Mortgage delinquencies decline in third quarter, but Florida is an outlier
The third quarter of 2020 brought good and bad news when it comes to who could afford to pay their mortgages on time as the coronavirus pandemic maintained its hold on the United States. Florida continued to rank high for its delinquency rate, with the fourth-largest increase from the same time last year: 5.02 percentage points, to arrive at 15.19 percent of loans past due. [Source: Tampa Bay Times]
Coronavirus relief aid for Florida renters, homeowners still available
Floridians recovering from pandemic-related income losses can still get help paying past-due rent and mortgage bills. “As long as folks can attest that they’ve lost income, they’ve lost employment, they’ve been negatively affected by the pandemic - then they’re likely to qualify,” said Trey Price, executive director of the Florida Housing Finance Corporation. “Perhaps they’ve seen hospital or health care bills pile up.” Price says household earnings don’t factor into who qualifies for rental assistance. Homeowners, however, must earn below 140 % of the area median income to qualify. More from WJCT and WPTV.
Bad news for home buyers in South Florida and across nation: prices going up everywhere
While mortgage rates remain at record lows, home prices across South Florida and around the nation are rising in many areas. According to Zillow, an online real estate database company, the median price for a home in Miami-Dade County was $328,391 in 2020, and they projected prices to go up by 6.8% in the next year. In Broward County, the average price for a single-family home was $285,870, and they say prices will rise by 6.6% in 2021. [Source: CBS Miami]
Southwest Florida residential activity surges amid pandemic
Throughout the country, the COVID-19 pandemic has rocked business and sent much of the commercial real estate industry reeling. But in Southwest Florida, overall real estate activity — as measured in deed transactions and permits — has increased considerably since the start of the health crisis in March. Permits pulled for residential buildings — from single-family homes to apartment complexes — are up 19.3% for the 12-month period ended Sept. 30 in Charlotte, Lee and Collier counties. [Source: Business Observer]
As Florida homeowners recover from shocking cost increases for their next year of insurance coverage, pressure is mounting on state lawmakers to step in and stem the bleeding. Property owners have been waking up to premium hikes as high as 30% to 40% for their upcoming policy terms. Insurance insiders hope their anger will force the Florida Legislature to adopt reforms aimed at quelling runaway litigation costs during the 2021 legislative session that begins March 1. [Source: South Florida Sun-Sentinel]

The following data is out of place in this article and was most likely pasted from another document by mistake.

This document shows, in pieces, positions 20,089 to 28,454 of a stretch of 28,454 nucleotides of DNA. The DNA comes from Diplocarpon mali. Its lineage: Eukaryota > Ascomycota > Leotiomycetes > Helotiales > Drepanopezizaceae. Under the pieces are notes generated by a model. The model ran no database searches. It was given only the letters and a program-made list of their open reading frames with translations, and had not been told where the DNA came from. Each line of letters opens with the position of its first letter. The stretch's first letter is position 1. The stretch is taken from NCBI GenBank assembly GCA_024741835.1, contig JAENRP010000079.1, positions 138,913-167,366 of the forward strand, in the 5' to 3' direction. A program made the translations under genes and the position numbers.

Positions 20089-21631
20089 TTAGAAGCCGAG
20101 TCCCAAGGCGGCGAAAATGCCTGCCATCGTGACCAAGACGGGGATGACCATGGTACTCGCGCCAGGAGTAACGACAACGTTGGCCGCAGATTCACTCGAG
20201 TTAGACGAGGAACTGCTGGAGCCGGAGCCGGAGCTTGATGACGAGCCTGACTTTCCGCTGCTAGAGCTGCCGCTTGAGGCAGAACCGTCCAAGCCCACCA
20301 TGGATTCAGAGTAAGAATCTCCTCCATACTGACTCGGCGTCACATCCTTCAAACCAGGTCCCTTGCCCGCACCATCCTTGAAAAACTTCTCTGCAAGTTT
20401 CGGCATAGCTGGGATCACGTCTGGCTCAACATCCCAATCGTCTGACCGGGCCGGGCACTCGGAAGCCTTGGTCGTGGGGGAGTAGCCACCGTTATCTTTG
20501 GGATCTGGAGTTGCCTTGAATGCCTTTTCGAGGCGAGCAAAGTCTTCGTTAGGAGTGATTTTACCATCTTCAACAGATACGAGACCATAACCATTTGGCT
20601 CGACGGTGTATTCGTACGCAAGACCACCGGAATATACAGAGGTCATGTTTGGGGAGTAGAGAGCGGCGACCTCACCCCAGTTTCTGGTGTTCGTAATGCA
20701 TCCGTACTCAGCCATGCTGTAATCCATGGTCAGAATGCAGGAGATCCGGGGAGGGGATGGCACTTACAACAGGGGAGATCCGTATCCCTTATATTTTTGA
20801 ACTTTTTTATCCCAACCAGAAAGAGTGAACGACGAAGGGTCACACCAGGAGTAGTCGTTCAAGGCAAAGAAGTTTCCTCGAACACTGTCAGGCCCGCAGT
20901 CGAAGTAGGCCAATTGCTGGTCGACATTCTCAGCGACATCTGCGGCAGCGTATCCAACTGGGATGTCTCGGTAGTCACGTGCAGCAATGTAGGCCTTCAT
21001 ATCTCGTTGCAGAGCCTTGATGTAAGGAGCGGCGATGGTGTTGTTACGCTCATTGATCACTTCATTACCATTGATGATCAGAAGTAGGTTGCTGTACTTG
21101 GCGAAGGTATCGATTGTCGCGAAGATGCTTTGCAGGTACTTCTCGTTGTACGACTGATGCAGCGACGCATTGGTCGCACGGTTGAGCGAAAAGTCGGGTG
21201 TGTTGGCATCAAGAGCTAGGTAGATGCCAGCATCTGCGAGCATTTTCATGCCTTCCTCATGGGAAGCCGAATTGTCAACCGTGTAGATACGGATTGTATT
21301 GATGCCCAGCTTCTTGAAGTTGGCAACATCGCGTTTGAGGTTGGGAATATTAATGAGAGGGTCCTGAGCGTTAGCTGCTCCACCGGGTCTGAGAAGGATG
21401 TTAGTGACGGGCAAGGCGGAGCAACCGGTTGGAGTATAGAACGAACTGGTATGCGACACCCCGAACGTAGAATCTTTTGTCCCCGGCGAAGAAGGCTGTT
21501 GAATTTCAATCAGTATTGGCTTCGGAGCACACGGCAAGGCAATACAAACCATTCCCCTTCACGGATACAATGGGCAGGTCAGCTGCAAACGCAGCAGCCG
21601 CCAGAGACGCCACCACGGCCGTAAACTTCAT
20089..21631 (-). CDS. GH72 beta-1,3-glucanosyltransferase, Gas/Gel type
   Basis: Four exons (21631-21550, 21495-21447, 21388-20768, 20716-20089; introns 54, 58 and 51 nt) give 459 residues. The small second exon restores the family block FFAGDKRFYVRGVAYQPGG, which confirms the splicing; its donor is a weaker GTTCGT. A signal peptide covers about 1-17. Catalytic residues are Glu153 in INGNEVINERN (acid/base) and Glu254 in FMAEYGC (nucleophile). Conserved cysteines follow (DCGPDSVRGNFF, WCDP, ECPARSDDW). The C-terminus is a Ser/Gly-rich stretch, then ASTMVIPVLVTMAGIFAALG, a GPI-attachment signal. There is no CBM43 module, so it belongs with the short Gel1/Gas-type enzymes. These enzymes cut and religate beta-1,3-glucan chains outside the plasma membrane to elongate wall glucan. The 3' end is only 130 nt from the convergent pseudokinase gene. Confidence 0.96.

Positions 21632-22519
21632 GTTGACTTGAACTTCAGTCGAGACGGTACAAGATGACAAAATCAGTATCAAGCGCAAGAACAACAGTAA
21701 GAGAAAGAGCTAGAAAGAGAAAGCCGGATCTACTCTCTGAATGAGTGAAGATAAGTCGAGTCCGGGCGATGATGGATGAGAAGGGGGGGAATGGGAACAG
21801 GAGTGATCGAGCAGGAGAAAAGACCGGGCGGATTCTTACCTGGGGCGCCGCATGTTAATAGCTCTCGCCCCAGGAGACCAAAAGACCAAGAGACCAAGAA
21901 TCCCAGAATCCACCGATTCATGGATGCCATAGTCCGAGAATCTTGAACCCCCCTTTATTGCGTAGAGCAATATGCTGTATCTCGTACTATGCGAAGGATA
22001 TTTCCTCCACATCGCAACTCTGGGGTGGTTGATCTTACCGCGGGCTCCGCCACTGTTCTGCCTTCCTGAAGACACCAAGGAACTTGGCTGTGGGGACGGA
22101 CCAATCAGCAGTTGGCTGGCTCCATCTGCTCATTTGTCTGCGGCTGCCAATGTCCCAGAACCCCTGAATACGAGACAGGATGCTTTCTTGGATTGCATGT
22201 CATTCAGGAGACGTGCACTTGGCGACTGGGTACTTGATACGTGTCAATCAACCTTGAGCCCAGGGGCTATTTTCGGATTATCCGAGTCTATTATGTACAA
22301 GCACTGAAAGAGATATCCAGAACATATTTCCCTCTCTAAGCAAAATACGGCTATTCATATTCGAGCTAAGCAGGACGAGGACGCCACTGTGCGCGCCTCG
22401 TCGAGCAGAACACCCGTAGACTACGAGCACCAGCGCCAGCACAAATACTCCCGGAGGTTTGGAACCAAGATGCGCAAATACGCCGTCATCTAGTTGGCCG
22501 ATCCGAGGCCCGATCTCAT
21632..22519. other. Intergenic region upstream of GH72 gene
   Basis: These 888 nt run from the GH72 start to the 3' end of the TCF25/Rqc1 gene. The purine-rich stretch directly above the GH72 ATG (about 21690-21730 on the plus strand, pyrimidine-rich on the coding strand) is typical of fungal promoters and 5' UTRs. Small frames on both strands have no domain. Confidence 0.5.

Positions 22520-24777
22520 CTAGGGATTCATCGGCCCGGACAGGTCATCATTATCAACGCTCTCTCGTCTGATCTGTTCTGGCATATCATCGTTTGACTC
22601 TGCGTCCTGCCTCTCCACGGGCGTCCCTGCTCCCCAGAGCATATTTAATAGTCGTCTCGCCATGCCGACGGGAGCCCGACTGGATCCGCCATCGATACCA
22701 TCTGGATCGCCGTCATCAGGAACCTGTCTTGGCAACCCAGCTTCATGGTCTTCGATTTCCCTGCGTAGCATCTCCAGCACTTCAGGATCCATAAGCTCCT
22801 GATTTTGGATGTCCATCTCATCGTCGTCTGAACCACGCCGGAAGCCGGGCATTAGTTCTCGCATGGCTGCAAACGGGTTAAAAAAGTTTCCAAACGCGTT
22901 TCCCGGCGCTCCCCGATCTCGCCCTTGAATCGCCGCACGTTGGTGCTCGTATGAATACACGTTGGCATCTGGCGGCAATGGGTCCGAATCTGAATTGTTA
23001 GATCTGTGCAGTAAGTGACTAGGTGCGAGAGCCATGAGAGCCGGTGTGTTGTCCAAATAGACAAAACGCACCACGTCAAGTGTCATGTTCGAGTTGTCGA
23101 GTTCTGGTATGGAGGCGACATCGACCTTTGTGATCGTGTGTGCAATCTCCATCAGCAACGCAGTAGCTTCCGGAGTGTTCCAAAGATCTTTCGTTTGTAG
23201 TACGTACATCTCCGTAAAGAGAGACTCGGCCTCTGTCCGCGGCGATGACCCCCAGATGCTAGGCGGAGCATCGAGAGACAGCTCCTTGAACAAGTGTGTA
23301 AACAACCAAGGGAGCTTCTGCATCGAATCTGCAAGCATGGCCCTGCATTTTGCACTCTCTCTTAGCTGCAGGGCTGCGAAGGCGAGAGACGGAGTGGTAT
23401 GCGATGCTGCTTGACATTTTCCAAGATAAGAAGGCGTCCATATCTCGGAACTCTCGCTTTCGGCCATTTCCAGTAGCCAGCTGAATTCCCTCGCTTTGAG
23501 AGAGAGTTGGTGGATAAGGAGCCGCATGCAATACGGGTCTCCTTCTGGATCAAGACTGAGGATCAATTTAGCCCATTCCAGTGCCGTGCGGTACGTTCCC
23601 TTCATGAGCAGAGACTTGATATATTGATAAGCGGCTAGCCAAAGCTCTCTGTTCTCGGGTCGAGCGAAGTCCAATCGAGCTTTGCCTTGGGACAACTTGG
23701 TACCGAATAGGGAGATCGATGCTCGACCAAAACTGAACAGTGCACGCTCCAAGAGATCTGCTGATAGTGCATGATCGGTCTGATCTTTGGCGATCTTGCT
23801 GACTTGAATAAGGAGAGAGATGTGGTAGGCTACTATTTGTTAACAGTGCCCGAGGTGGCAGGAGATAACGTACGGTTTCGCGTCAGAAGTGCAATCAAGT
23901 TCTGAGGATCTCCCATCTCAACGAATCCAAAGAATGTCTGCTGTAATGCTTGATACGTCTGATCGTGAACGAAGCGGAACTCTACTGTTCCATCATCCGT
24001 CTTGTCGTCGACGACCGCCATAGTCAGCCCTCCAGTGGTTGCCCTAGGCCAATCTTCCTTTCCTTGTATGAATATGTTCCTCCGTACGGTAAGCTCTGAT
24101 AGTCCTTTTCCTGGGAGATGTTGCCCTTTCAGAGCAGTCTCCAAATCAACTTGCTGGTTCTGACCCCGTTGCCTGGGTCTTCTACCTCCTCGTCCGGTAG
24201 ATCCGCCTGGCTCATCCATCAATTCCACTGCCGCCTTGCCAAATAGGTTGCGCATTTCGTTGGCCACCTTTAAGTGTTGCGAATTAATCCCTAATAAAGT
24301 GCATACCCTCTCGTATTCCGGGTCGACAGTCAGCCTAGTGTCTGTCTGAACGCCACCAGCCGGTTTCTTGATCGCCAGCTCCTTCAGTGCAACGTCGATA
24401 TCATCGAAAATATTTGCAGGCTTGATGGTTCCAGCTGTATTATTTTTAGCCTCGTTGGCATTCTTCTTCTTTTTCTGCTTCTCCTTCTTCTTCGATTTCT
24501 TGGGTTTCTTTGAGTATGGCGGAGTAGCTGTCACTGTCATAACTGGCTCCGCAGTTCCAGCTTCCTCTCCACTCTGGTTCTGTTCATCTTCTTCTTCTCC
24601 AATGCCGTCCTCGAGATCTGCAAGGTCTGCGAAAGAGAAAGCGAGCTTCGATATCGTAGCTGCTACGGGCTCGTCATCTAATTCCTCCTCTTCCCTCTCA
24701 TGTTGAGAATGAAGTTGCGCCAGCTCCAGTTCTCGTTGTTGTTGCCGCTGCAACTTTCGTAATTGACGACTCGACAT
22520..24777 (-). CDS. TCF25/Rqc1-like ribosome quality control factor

› Pre-pandemic evictions resume in Miami-Dade [The Real Deal]
Residential and commercial evictions filed before March 13 can resume in Miami-Dade County, the mayor’s office announced on Friday. On one of his last days in office, Mayor Carlos Gimenez directed the Miami-Dade Police Department to begin enforcing writs of possessions for all cases filed on or before March 12, when the mayor declared a state of emergency due to the coronavirus pandemic.
› Gainesville to hold affordable housing town hall Monday [Gainesville Sun]
Creation of a community land trust, partnerships with employers to provide employee housing assistance and an inventory of land suitable for affordable housing are three main components of a new Gainesville plan that will be discussed Monday. The city will hold a telephone town hall at 7:15 p.m. to hear from the public about the proposals.
› Jacksonville sellers on the sidelines? [Florida Times-Union]
Homes continue to go under contract at lightning speed in the Jacksonville area, despite the uncertainty of the pandemic, according to new research by real estate website Zillow. Meanwhile, a separate Zillow survey finds that COVID-19 has River City sellers sitting on the sidelines as they wait for things to settle down and hold out for higher prices, despite surging demand from buyers that has created an inventory shortage.
› Driving away: Taxi magnate sells Palm Beach home for $6M [The Real Deal]
A Washington, D.C. taxi magnate sold a Palm Beach home for $6.3 million. Records show Gerald H. and Edith F. Schaeffer sold the home at 249 Seabreeze Avenue to Joseph G. and Elizabeth L. Berger. Gerald “Jerry” Schaeffer, owns taxi companies and taxi insurance companies throughout Washington, D.C. The Schaeffers bought the home on Seabreeze Avenue in 2009 for $3.3 million.